Oklahoma Tribal Leaders Support OCU's Newly Formed Tribal Sovereignty Institute

Oklahoma tribal leaders and a metro university moved forward on Tuesday in an educational partnership. The next step is to hire an Executive Director for the Institute, which could take about a year.

Tuesday, June 11th 2024, 6:12 pm

By: News 9, Jennifer Pierce


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Oklahoma tribal leaders and a metro university moved forward on Tuesday in an educational partnership.

The Dean of Oklahoma City University's School of Law David Holt, who also holds the title of Mayor of Oklahoma City, announced the formation of the Tribal Sovereignty Institute. The law school in downtown Oklahoma City will house the Tribal Sovereignty Institute.

For more than three decades Oklahoma tribal leaders and representatives have come together for the annual Sovereignty Symposium.

“I would be remised if I didn’t say how proud I am as Mayor to have this event here in Oklahoma City,” said David Holt, Oklahoma City Mayor.

The leaders at the event want the knowledge from the symposium to be offered year-round to the public.

OCU

“We have to be open-minded first to receive education,” said Chief Gary Batton, Choctaw Nation of Oklahoma.

That education will be offered at Oklahoma City University's Tribal Sovereignty Institute.

“This information needs to be put in the hands of policymakers and it needs to be shared with future and current lawyers,” said Holt.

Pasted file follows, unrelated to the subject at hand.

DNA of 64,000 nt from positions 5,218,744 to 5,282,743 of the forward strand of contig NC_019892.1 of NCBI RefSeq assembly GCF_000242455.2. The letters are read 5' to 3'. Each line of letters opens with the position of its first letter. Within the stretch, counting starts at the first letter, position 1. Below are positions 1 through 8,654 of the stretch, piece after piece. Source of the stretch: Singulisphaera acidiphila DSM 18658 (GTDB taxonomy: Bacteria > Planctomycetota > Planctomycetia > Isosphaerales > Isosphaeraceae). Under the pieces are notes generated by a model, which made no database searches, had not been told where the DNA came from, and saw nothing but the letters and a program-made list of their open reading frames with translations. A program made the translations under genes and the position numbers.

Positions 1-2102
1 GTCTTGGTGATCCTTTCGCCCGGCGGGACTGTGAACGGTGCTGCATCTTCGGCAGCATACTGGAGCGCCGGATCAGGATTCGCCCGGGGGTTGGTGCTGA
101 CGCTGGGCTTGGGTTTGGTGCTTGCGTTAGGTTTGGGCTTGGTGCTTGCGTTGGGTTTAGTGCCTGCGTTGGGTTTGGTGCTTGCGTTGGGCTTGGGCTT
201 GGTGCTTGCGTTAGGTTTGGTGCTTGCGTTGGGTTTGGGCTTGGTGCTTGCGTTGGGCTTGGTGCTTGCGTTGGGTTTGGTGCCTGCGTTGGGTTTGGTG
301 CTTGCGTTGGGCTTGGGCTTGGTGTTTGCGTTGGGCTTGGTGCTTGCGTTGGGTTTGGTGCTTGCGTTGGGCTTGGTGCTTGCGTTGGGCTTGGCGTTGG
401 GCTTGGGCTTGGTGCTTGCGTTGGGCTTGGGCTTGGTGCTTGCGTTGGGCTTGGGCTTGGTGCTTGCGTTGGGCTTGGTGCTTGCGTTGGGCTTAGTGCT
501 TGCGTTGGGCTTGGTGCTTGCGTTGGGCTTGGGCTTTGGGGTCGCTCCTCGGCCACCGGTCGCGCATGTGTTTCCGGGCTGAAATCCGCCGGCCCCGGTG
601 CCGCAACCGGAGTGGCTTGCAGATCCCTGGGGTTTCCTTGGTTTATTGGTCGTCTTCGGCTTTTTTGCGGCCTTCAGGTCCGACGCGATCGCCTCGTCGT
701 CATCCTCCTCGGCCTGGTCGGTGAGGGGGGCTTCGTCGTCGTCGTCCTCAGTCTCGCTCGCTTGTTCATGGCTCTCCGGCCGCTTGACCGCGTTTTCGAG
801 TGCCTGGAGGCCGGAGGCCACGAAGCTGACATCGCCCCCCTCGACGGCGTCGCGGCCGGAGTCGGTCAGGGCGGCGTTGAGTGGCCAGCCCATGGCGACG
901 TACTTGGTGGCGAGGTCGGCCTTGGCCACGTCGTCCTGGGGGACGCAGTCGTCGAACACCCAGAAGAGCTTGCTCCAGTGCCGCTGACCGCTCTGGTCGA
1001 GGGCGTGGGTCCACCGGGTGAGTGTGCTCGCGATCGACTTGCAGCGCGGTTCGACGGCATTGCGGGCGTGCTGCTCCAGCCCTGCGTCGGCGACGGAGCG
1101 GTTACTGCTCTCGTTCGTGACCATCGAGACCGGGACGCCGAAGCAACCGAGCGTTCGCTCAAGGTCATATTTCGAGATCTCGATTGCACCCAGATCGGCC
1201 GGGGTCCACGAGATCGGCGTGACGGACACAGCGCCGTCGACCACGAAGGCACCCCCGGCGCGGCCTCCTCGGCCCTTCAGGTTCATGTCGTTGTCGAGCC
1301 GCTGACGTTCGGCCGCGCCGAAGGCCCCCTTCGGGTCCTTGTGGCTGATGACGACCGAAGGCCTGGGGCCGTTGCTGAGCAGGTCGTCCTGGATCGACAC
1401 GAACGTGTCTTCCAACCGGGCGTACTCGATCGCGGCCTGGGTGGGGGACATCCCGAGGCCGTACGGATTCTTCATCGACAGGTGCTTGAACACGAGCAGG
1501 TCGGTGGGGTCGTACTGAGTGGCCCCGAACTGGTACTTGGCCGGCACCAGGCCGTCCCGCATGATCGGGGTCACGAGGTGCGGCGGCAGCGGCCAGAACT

Those who go through the Institute will gain a deeper understanding of American Indian law and tribal history.

“It’s like two states, one doesn’t get over into the other territory,” said Governor Bill Anoatubby, Chickasaw Nation. “If they have something to do they come to terms and they work together. The same thing holds true with tribes, even between tribes.”

All the tribal leaders in the room agreed that education is the key to improving relationships in state and federal governments.

“Anytime people can be more knowledgeable about tribal sovereignty and state law and how those come together and how we can unify and form better relationships and better law,” said Batton. “That’s what’s going to be the key to success.”

The next step is to hire an Executive Director for the Institute, which could take about a year.

At some point, the Institute will expand into cultural and language preservation, as well as economic development.

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